Temple Ambler students, faculty create pop-up park
A brand-new park is about to take shape in the heart of Doylestown, thanks to a collaboration between faculty and students in Temple’s Department of Landscape Architecture and Horticulture and community volunteers. But it will only be there for two days.
It’s all part of Park(ing) Day, an annual worldwide event that brings together artists, designers and citizens to transform metered parking spots into temporary public parks. The day is designed to call attention to the need for more urban open space, spark discussions about how public space is created and allocated, and improve the quality of the places in which we live and work.
Park(ing) for People, a temporary 120-foot by 12-foot pop-up park, will take up a few parking spots in front of the County Theater, 20 E. State St., at the main intersection in Doylestown this Friday and Saturday.
Temple’s role in the project—designing the park for the space available and helping to determine what plants and trees would be used—is being spearheaded by Associate Professor Baldev Lamba, chair of the Department of Landscape Architecture and Horticulture.
“Imagine a greener, more people-friendly space in place of parking spots,” said Lamba. “This pop-up park is a true partnership between our students and faculty and volunteer architects, horticulturists, landscape architects, artists and organizations in the region.”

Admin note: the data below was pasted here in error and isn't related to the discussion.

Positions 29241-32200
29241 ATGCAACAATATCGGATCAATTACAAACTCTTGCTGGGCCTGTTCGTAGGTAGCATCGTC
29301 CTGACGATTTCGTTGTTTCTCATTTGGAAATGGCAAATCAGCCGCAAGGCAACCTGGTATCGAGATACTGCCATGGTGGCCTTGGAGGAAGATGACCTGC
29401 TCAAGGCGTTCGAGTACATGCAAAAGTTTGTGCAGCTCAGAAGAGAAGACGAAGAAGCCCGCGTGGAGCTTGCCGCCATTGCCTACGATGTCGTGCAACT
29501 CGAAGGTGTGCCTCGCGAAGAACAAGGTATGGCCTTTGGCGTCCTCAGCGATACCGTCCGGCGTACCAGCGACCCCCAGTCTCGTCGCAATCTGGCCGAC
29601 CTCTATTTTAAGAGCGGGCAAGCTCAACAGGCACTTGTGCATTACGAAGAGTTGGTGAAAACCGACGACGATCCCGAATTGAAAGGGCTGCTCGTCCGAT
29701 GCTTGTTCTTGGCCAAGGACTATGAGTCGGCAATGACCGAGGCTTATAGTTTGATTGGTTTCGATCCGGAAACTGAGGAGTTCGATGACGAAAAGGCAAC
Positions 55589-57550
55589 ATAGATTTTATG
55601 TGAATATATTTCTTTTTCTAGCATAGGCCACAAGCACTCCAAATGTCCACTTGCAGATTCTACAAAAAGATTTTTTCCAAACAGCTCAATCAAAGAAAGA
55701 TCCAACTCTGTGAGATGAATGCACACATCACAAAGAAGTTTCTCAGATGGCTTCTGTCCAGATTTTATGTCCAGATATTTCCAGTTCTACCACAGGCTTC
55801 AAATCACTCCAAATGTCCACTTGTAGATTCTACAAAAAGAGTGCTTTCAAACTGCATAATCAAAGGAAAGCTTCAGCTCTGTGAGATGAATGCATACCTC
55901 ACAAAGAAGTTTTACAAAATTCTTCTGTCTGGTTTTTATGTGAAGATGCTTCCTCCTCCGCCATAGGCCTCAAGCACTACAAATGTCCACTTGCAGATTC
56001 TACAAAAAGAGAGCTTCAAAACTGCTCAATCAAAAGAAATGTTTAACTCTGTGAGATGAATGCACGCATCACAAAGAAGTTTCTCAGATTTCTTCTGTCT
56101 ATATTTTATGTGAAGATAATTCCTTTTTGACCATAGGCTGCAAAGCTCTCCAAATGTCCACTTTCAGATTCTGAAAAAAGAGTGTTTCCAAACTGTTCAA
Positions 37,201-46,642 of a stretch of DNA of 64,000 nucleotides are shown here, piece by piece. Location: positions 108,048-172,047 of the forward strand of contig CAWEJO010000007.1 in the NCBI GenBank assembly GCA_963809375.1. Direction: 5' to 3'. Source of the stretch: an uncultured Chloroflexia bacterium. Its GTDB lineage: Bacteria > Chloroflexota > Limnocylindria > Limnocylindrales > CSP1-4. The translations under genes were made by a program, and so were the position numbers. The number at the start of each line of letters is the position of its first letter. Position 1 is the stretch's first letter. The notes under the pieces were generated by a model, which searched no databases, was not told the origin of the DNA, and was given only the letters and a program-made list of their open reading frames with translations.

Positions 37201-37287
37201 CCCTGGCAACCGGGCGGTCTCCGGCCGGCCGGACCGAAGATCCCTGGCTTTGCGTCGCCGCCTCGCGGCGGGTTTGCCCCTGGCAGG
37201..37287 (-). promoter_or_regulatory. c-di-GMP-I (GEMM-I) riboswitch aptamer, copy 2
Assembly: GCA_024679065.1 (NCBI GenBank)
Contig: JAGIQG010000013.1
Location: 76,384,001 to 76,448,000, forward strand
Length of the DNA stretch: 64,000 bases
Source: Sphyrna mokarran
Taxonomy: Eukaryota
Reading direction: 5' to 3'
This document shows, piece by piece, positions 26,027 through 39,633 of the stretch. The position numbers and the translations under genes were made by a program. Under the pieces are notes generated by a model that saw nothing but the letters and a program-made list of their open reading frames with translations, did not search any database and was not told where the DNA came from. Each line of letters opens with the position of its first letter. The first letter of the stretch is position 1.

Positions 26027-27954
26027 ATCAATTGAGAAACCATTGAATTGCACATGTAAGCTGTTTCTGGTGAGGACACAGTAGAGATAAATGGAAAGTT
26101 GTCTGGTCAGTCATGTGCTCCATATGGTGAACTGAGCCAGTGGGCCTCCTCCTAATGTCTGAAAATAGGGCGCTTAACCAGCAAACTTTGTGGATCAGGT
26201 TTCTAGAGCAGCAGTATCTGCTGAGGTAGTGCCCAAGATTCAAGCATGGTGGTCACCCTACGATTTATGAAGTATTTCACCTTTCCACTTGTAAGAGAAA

According to Lamba, Park(ing) for People will highlight “an urban meadow theme.”
“It will include plants, perennial grasses and trees that can handle an urban environment in addition to seating areas for people passing by,” he said. “All of the material will be reused within the community. Our park and streetscape is 100 percent sustainable.”
Lamba is no stranger to the concept of pop-up gardens. He coordinated the award-winning design of the Pennsylvania Horticultural Society’s first pop-up garden in 2011. Located at 20th and Market streets, the garden took its inspiration from Temple’s Philadelphia Flower Show exhibit, Écolibrium—French Traditions/Modern Interpretations, from the same year, which also won accolades. While that park was larger—32,000 square feet—the message and premise is the same as the Doylestown pop-up park, Lamba said.
“It’s about changing mindsets. It’s showing people that urban centers can have areas that are green, innovative and inviting,” he said.